Credit Unions Continue Steady Improvement

Glatt Consulting’s Q3 2019 HealthScore data has been released and, once again, the industry continued its steady climb of year-over-year improvement by posting a score of 5.964. While this quarter’s score is a mere 0.51% increase versus Q3 2018, the latest industry score extends the streak of 23 straight quarters of year-over-year performance improvement when comparing like periods. However, this quarter’s growth of 0.51% is the smallest year-over-year increase during that time period. Despite the continued relative strength of the overall HealthScore, the accelerating weakness in both Loan Growth and Membership Growth is concerning and will present challenges in other categories going forward if this trend continues.

HealtScore year-over-year trend chart.
Year-Over-Year %Change in the Credit Union HealthScore

Credit unions performed better in 13 of the 17 HealthScore categories. Some notable positive score drivers include Asset Growth, and Cash & Short-Term Investments, which grew at their fastest rates in over two years. Return on Assets and Efficiency were both able to post year-over-year increases but their rate of growth slowed significantly versus Q2. Asset growth is not keeping pace with the growth in Operating Expenses, which is causing the slowdown in Efficiency.

Loan growth year-over-year trend chart.
Loan Growth Scores Continue to Drop

Across the industry, Loan Growth and Membership Growth once again experienced year-over-year weakness with scores down 22.57% and 7.52% respectively versus Q3 2018. The continued weakness in these two components is likely to result in the eventual decline of other components such as Income and Efficiency. The continued increases in Loans Per Member and Borrowings Per Member is helping insulate credit unions from the effects of declines in Loan and Membership Growth in the short-term. However, current trends show that the rate of decline in these two ‘Membership’ components is outpacing the growth in the ‘Per Member’ components of Loans and Borrowings. This dynamic will present operational challenges for the industry going forward if it continues. We will continue to monitor this situation closely.

Visit https://www.glattconsulting.com/healthscore/healthscore-trends for year-over-year score trends for all of our HealthScore components.

Get Your Report

If you are a credit union leader or employee, sign up to receive your own complementary HealthScore report.

We’ve added four new components to our complementary quarterly HealthScore report, offering additional valuable data for credit union subscribers. New additions include:

  • Industry score history
  • Industry year-over-year data
  • Asset peer section
  • Current quarter comparisons in the industry, peer, state, and local sections, which compares the CU’s current scores to the averages for the cohort in question.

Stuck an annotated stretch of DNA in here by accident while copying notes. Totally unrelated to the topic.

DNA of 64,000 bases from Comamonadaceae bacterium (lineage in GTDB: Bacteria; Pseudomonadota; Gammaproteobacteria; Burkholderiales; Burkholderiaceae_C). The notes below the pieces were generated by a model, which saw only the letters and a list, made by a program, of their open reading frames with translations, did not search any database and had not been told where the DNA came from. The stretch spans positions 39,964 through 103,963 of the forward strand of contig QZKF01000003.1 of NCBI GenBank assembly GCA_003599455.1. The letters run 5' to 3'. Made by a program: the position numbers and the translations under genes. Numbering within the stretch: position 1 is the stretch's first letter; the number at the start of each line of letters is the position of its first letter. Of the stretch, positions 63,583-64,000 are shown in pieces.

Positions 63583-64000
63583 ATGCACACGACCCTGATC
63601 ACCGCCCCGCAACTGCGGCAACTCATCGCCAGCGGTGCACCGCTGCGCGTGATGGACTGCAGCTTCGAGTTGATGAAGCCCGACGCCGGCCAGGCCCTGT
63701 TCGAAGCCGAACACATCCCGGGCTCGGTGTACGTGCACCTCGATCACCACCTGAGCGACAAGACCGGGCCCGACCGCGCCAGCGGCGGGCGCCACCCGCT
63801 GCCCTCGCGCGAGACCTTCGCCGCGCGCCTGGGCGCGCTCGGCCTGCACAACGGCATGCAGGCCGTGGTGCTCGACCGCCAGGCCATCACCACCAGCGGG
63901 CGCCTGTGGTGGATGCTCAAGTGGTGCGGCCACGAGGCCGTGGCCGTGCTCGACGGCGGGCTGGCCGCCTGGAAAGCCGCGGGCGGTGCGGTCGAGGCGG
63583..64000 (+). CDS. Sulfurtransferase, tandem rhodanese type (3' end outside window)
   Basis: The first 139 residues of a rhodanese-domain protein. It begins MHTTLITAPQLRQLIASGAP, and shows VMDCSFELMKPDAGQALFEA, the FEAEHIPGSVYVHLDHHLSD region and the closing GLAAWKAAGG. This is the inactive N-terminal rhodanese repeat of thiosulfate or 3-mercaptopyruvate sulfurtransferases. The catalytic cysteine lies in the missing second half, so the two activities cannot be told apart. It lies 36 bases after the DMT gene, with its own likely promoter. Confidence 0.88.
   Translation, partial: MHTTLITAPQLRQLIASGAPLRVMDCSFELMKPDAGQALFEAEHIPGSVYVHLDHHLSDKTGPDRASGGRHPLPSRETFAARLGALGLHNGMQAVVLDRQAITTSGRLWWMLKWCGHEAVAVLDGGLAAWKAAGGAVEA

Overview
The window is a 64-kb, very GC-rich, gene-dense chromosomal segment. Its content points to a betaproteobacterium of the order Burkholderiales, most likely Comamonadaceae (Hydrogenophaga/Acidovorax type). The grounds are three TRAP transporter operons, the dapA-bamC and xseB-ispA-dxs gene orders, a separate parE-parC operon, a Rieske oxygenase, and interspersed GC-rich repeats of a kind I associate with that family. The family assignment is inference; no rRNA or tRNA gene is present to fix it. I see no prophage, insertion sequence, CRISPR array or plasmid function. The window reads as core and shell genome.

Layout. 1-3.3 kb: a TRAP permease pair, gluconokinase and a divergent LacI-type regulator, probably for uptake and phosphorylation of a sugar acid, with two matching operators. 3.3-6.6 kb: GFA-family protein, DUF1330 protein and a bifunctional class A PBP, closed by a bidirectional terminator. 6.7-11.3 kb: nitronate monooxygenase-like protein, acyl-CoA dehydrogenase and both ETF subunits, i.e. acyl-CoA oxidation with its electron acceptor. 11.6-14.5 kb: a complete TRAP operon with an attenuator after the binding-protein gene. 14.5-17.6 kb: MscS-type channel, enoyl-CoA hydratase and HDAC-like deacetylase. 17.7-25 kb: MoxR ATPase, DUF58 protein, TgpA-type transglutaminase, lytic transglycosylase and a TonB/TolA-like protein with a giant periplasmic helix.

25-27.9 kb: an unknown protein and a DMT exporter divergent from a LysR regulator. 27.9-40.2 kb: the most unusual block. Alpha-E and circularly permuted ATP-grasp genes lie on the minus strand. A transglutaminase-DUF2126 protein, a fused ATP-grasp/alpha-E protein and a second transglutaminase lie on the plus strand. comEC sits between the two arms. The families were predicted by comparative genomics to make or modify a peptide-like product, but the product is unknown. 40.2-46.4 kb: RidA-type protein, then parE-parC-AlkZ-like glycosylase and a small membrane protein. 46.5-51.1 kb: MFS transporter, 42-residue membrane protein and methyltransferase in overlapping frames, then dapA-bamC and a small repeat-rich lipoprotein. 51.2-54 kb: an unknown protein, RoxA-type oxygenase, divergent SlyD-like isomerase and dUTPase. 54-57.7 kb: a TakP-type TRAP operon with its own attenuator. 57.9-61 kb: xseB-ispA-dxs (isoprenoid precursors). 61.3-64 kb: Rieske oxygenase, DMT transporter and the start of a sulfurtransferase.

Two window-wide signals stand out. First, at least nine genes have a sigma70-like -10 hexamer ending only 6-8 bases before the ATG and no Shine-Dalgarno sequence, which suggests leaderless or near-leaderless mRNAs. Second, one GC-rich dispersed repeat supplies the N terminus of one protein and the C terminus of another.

We think you’ll enjoy the report!


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Will Automation Negatively Impact Member Income?

Throughout this fall’s planning cycle we’ve engaged in a number of conversations about the possible impact of automation and artificial intelligence on credit union operations. The working assumption is that there is a strategic advantage to automate certain tasks and functions in order to make better use of personnel for higher purposes.

Automation and AI, in other words, are fast becoming important operational initiatives for credit unions of all shapes and sizes.

But there is another area of interest when it comes to the impact of automation on credit unions – member income.

We share a number of articles and research papers with planning clients to prep for strategy dialogue, and we have a new one to add to the mix. It is a paper recently published by the Federal Reserve Bank of San Francisco. We’ll let the abstract speak to the paper’s focus…

The portion of national income that goes to workers, known as the labor share, has fallen substantially over the past 20 years. Even with strong employment growth in recent years, the labor share has remained at historically low levels. Automation has been an important driving factor. While it has increased labor productivity, the threat of automation has also weakened workers’ bargaining power in wage negotiations and led to stagnant wage growth. Analysis suggests that automation contributed substantially to the decline in the labor share.

What is the credit union strategy dialogue here? Member qualification for credit union loans in an era of stagnant member wages – especially if loan costs and terms continue to increase (take a look at this recent WSJ article for an interesting view on automobile prices and financing costs & terms from the consumer perspective – subscription required).

You’ll find the Fed’s paper here: https://www.frbsf.org/economic-research/publications/economic-letter/2019/september/are-workers-losing-to-robots/